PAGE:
The bad news: This isn't trading. Without any money on the table, it's not even close. That's why I laugh at the

CNBC

contests where High School X had an 855% gain the previous week. Right. Put some real money in their hands, let them sweat a bit and then let's see how they do.

No, this is data gathering, with the sole intent that you make enough trades with your particular method that you know it works -- in any type of market, in any type of conditions.

And it should be monotonous. Tedious, in fact. But only when you're so sick of doing it, you scream out, "Yes, I know I have a 66% chance of cashing this idiotic trade for a 10% win, so let's get it over with already!" then you'll know you're ready for:

Step 2:

Trade with a small amount of real money. Right, this step is only slightly less unbearable than paper trading. But it's during this important step that you start to work out some of the bugs in your method. Here's where you discover some annoying aspects of trading like slippage, volatility, liquidity, large spreads and bad fills. Yes, trading can be such a joy. Here's where you find out just how much. But keep in mind, you'd rather mess up here than in:

Step 3:

Find your choking point. "Huh? My choking point? What's that?" Oh, it's the 3-foot putt to win the second fight of your club championship. The one where the ball never even scares the hole.

Or maybe the easy tennis volley to win your city championship. The one that clanks off your frame and into the stands.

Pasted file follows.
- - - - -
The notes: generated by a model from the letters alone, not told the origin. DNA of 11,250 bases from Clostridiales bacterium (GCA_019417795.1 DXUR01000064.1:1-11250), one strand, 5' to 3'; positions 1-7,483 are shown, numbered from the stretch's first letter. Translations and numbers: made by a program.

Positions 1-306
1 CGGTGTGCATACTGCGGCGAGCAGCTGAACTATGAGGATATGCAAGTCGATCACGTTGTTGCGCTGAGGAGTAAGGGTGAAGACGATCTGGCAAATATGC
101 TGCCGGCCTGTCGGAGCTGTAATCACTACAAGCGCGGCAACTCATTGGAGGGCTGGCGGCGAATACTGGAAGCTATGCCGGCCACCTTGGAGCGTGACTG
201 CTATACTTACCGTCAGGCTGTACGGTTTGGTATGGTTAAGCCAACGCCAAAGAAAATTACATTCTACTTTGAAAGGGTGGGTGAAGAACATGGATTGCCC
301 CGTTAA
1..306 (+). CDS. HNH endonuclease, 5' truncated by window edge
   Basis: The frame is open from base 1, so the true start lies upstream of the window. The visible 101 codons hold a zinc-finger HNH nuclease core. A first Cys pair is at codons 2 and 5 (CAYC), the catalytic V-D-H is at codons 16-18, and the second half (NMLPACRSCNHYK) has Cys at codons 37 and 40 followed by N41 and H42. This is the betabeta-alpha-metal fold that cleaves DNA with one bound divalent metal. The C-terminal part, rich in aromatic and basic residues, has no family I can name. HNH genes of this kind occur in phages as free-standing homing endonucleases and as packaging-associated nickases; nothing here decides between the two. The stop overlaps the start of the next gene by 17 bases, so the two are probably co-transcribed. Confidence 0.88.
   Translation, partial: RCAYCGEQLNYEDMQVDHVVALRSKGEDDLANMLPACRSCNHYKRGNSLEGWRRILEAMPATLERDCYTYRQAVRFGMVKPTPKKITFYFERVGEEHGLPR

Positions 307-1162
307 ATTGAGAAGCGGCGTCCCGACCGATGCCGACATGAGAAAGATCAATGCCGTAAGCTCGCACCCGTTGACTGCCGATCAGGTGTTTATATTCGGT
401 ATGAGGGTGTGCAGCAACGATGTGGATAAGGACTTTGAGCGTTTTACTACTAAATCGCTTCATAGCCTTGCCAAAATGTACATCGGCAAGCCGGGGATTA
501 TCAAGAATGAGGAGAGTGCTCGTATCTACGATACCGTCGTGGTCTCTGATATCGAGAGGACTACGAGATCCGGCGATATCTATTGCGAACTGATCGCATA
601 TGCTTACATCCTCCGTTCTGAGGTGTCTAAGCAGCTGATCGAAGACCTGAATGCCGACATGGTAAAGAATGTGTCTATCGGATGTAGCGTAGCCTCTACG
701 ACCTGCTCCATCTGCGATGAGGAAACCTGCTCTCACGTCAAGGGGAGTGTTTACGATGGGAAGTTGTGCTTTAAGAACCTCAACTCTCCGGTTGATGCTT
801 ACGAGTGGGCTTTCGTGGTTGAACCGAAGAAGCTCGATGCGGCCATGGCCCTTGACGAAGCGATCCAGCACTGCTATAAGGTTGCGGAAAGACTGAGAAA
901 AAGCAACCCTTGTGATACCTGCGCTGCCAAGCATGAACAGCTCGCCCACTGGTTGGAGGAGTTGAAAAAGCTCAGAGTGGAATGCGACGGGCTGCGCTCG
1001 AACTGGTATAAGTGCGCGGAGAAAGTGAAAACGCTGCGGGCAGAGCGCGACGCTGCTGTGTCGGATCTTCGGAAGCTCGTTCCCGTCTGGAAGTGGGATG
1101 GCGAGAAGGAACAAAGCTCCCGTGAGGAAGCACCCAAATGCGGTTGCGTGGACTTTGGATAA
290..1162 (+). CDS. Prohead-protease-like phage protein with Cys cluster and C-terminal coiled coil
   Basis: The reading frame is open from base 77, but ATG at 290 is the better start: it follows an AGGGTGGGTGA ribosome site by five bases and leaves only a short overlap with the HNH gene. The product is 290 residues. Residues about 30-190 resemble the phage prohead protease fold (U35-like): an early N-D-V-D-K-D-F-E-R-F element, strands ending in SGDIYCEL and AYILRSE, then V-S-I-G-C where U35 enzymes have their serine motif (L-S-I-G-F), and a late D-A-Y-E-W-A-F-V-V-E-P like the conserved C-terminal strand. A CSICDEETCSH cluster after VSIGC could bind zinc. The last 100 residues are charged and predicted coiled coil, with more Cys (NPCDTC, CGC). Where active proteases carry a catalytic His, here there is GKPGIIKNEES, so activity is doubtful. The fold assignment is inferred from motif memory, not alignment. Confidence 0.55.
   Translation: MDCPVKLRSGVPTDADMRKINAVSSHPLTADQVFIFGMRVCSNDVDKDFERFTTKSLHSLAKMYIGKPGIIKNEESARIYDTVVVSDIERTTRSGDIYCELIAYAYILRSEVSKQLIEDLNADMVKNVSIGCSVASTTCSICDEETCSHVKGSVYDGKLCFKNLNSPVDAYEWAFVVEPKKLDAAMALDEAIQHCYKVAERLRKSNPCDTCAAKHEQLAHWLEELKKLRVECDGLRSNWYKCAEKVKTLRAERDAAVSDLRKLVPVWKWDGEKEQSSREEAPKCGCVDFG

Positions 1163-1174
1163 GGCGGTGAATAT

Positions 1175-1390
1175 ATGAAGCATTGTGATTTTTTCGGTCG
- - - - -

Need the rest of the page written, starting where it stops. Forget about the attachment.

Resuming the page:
Or finally, the 5,000 shares of

JPM

(JPM) - Get Report

you're long where you're frantically calculating that every time it ticks down a quarter, you're out $1,250.

And we all have a choking point. Maybe

Warren Buffett

doesn't, but everyone else does. You just have to know what it is and then trade under it until you're comfortable with the next level. For me, I started at 50 shares and I think I stopped at every increment of 50 shares all the way up to where I am now. (More than 100, less than

Cramer

.) And sometimes I even had to go back and repeat a few steps. Moved up too fast or got scared or underestimated my choking point. So, back I went until I got the nerve to step it up a bit.

But I'm warning you, you're going to rush to be fully invested. And then you won't be able to stand the pain. Especially if you don't adhere to:

Step 4:

Turn off the quote machine. It's a nasty thing, technology is. So easy to get cheap quotes. So nifty to get real-time quotes. And also so evil.

Why? Because here's how it goes: You make your trade. Then you watch how it opens. And then you get your fill. And then you keep watching as the price slowly goes down.